1st Mastermind: Personal stories
In their first mastermind, we encouraged teammates to share their “personal stories.” This longstanding Buffer tradition opens space for each person to tell the full story of their life – childhood, family, schooling, hobbies, work history, how they came to Buffer – over the course of 30 minutes. It’s always surprising how much these reveal, and how they open up a relationship vulnerably. This foundation helps set the stage for knowing each other beyond surface-level.
2nd Mastermind: Laying the foundation:
For the second mastermind, we asked teammates to lay the foundation with questions like:
- How are things feeling in your role?
- What does your typical day look like?
- Is there anything blocking you?
- Where do you find the most joy in your work?
- What sorts of hobbies/side projects do you do?
- Share any challenges (work or personal) that you might want accountability with.
To help teammates make the most of their mastermind pairings, we also created a template they could use to keep a running list of notes from each conversation. (View here as PDF!)
To fully kick off masterminds with some excitement and fun, we hosted an online event where longstanding mastermind partners offered advice and the team broke up into small groups to strategize about how to make masterminds successful.
What makes for a successful mastermind
Here are some of the tips we shared with our teammates on establishing a successful mastermind partnership:
- Establish your mastermind time as non-negotiable in your schedule. Set the calendar event for recurring. All other events should fit around this, rather than the other way around.
- Build in some reflection time (even just 10 minutes) before and/or after. Take notes and review them occasionally to keep track of what your mastermind partner is working on to bring it up later or keep fresh to help with accountability.
- Work toward a place of vulnerability and open sharing. Masterminds are a safe place to share highs and lows — both personal and work-related.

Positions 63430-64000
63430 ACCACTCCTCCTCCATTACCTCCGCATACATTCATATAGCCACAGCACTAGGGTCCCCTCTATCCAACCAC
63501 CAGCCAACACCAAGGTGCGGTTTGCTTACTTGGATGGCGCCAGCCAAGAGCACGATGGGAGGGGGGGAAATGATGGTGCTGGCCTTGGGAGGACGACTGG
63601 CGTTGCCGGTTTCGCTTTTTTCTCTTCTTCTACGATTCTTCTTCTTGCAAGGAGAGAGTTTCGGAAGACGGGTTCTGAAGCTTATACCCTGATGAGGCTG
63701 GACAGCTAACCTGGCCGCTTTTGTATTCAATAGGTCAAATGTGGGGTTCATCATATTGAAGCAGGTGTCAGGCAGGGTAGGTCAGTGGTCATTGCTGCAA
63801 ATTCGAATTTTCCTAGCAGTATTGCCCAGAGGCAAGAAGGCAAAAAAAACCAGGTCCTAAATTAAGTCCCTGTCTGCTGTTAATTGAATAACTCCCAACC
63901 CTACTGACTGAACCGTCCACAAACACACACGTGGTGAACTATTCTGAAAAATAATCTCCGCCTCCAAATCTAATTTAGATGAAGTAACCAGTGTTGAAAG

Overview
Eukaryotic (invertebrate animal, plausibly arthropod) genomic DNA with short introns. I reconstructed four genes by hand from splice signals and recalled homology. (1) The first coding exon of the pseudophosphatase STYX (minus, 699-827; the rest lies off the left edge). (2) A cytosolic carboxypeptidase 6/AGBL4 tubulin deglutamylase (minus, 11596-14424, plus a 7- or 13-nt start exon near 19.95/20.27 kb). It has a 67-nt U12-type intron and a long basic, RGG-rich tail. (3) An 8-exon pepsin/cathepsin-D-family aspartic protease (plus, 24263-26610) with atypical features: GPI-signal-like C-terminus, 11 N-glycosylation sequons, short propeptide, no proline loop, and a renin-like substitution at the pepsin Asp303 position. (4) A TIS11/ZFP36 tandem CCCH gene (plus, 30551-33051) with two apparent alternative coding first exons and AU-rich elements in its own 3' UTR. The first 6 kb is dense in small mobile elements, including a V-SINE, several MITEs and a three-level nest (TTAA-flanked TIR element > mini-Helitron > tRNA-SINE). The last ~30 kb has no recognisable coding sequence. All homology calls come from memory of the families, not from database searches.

- Masterminds aren’t a normal “work sync” – don’t use them for project check-ins or standup-style syncs, especially if the teammates work closely together already.
- Don’t solve their problem; just listen. Ask questions and use the time as a brainstorm session more than just giving each other advice. A lot of value comes in listening to one another and being able to share freely.
- Rely on the mastermind partner in between chats. Sometimes mastermind buddies can be that steady rock to keep one another grounded. Being able to message them for a quick bit of encouragement, or just to share a smile, is part of the invaluable nature of a mastermind.
How the team has responded to masterminds
So far, the team has responded positively to Masterminds 2.0.Here’s how participation has looked during our first 3 months of the program:
And here are some teammate comments from an anonymous survey:
- “I’ve found that opening up with my buddy has helped me open up with my managers.”
- “Talking to someone outside of my team is really valuable for me.”
- “I think it’s been really helpful to have a designated space to share and grow with another Bufferoo who isn’t my manager or someone on my team.”
- “A great opportunity to connect with teammates and dive deeper into conversations that might not happen in a typical pair call.”
- “It offers a safe space outside of the team to share both celebration and challenges on a different light and a different emotional charge. It’s something I did not realize I was missing before.”
We’ve also seen some lovely notes in our Slack “Gratitude Channel”:
There’s a lot of nuance to developing a strong mastermind partnership — sometimes time zone overlap doesn’t work, folks change roles, or personalities just don’t “click.” We want folks to give each pairing a chance, but also not feel locked into it indefinitely.
We’re shifting things on an ongoing basis and also working in new teammates after their first 90 days of onboarding.
We’ll re-evaluate connectedness in each teammate survey and do a deeper look at the success or lack-of-success 4-5 months after the launch. We believe it takes at least 3 months to truly connect and find masterminds vital to your work success — so we want to give this experiment the at least that long.
Will this latest version of masterminds ebb and flow the way our earlier iteration did? Perhaps — there is a time and place for all culture norms. We believe this re-iterates our commitment to our values and the mental health of our employees and will do all we can to support them.
Over to you!
Have you taken part in a mastermind pairing or group before? What did you find most valuable? What wouldg you look for in a mastermind partnership? What would you hope to get out of one?